John Keel displays the keen observational skills and investigative tenacity that made him the enfant terrible of ufology for decades. In this no-holds-barred analysis - much of it written almost 50 years ago - Keel shreds most of the sacred-cow beliefs still held by many in ufological and “cryptozoological” circles today, and presents theories so radical that they are only now becoming accepted: the “4-D” or “interdimensional” thesis; the “breakaway civilization” theory; the possible role of “ancient aliens” in human history; the synthetic and/or hallucinatory nature of many “alien abduction” and “Men in Black” encounters; the role of spy agencies in paranormal research; and the alarming connection between UFOs, animal mutilations, and attacks on unsuspecting humans.
In short, Flying Saucer to the Center of Your Mind is witty, incisive, impassioned, and prescient, and cohesively brings Keel’s message into focus in a way that perhaps no other collection has. In addition, this 2013 edition features illuminating forewords by noted writers Gray Barker and Tessa B. Dick (widow of science-fiction writer Philip K. Dick), as well as an introduction by the editor, Andy Colvin (author of "The Mothman's Photographer" trilogy and "Mothman Speaks").
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Customer ReviewsMost Helpful
By LJLC on 12-07-14
Not necessary to believe..............
What made the experience of listening to Flying Saucer to the Center of Your Mind the most enjoyable?
Well compliled, fun, thought provoking...........
What other book might you compare Flying Saucer to the Center of Your Mind to, and why?
The men who stare at Goats. Though this one (Flying Saucer), isnt actually comical.
Was this a book you wanted to listen to all in one sitting?
Wanted to...... Couldn't.
2 of 2 people found this review helpful
Customer ReviewsMost Helpful
By Jason Ilgenfritz on 23-04-15
Keel is a Genius - a must-have collection
Would you listen to Flying Saucer to the Center of Your Mind again? Why?
I already have, several times. Sometimes to share pieces with others.
Who was your favorite character and why?
Which scene was your favorite?
This doesn't really apply.
What’s the most interesting tidbit you’ve picked up from this book?
Some things are hidden in plain sight .
Any additional comments?
Spot-on narration, crackling matter-of-fact prose. The value of subjective observation. Audible should endeavor to make available the entire body of Keel's work.
3 of 3 people found this review helpful
By Diana on 26-04-14
Historical overview w/ rare details plus analysis
An excellent collection of writings about UFOs, contactees, governmental agencies, civilian research, and historical references to what are now called UFOs or ETs but may have been called other names in the past.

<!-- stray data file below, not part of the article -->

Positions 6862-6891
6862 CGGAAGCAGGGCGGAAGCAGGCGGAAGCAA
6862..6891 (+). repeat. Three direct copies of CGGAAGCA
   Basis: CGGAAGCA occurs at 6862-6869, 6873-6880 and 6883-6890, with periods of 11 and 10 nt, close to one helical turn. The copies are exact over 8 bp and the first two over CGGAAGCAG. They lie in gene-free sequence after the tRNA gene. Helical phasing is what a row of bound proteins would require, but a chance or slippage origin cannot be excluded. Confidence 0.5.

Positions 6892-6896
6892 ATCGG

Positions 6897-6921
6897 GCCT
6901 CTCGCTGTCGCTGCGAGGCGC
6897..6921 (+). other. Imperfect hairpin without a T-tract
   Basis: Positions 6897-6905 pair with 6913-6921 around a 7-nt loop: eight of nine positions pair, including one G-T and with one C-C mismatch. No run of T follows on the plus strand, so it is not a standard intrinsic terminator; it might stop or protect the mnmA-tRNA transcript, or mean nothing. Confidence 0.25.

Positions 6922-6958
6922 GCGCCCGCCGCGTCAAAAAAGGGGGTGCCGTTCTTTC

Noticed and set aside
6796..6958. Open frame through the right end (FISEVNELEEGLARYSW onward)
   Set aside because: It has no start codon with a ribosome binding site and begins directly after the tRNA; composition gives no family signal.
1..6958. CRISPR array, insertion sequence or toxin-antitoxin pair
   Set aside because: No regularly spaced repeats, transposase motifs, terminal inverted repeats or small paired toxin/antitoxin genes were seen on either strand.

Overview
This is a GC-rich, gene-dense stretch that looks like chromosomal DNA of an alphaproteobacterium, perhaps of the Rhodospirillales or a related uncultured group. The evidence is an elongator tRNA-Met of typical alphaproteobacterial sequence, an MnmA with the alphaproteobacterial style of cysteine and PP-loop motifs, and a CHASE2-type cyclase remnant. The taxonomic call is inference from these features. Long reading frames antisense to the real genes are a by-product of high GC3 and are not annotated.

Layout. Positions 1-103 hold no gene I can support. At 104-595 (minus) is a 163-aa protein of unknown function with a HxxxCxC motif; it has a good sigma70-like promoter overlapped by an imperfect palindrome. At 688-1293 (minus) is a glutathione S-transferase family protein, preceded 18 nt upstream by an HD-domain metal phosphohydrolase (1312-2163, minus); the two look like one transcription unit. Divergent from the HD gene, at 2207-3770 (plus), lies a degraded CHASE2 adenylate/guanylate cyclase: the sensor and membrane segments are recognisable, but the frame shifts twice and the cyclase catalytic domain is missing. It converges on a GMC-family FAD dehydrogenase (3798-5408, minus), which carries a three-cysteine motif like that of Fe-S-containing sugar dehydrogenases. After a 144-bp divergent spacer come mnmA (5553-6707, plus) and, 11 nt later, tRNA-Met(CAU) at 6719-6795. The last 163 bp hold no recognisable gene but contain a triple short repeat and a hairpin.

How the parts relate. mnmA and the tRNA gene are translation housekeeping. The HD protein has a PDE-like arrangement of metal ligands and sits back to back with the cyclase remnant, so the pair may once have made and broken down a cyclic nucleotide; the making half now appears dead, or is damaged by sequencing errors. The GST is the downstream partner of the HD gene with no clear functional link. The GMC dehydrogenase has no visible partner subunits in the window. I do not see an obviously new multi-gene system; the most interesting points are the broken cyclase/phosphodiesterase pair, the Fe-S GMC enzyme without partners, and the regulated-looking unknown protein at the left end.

The narration was well done, and the various regional contactee accents were enjoyable, and not "over-the-top"
Many of UFO-related articles or books I've looked at, or lengthy interviews I had listened to usually focused on one incident or one type of strange event. Thus, I thought that all there was to cover was included in that article, book or interview. However, there were many details included in John Keel's writings that I had never heard before. His Men In Black information was much more detailed than what I had heard in lengthy interviews on MIB experiences. John Keel tied together commonalities in MIB experiences across time and regions. I really like the way he provides descriptions.
Some of John Keel's writings were selected from articles in magazines long out of print, yet managed to have more significant details than present day writings or interviews I've heard on the same topics in the past few years. I'm glad this collection has been preserved and made available.
What made this collection of John Keel's work interesting is the broad range of information that manages to include very unique and significant details, even to the point of discussing chemistry or metals at some points. The scientific approach John Keel used to gather information, and present it is refreshing. Part of the book discusses how research is done, both properly and improperly. Some good points there.
The history we have been taught at school and the information we get through the evening news has left out much of what is in this book, and that leaves too many people in the dark as to what is and has been going on. This is a good book for someone who wants an overview and at the same time likes to dip into some details and actual case studies.
7 of 8 people found this review helpful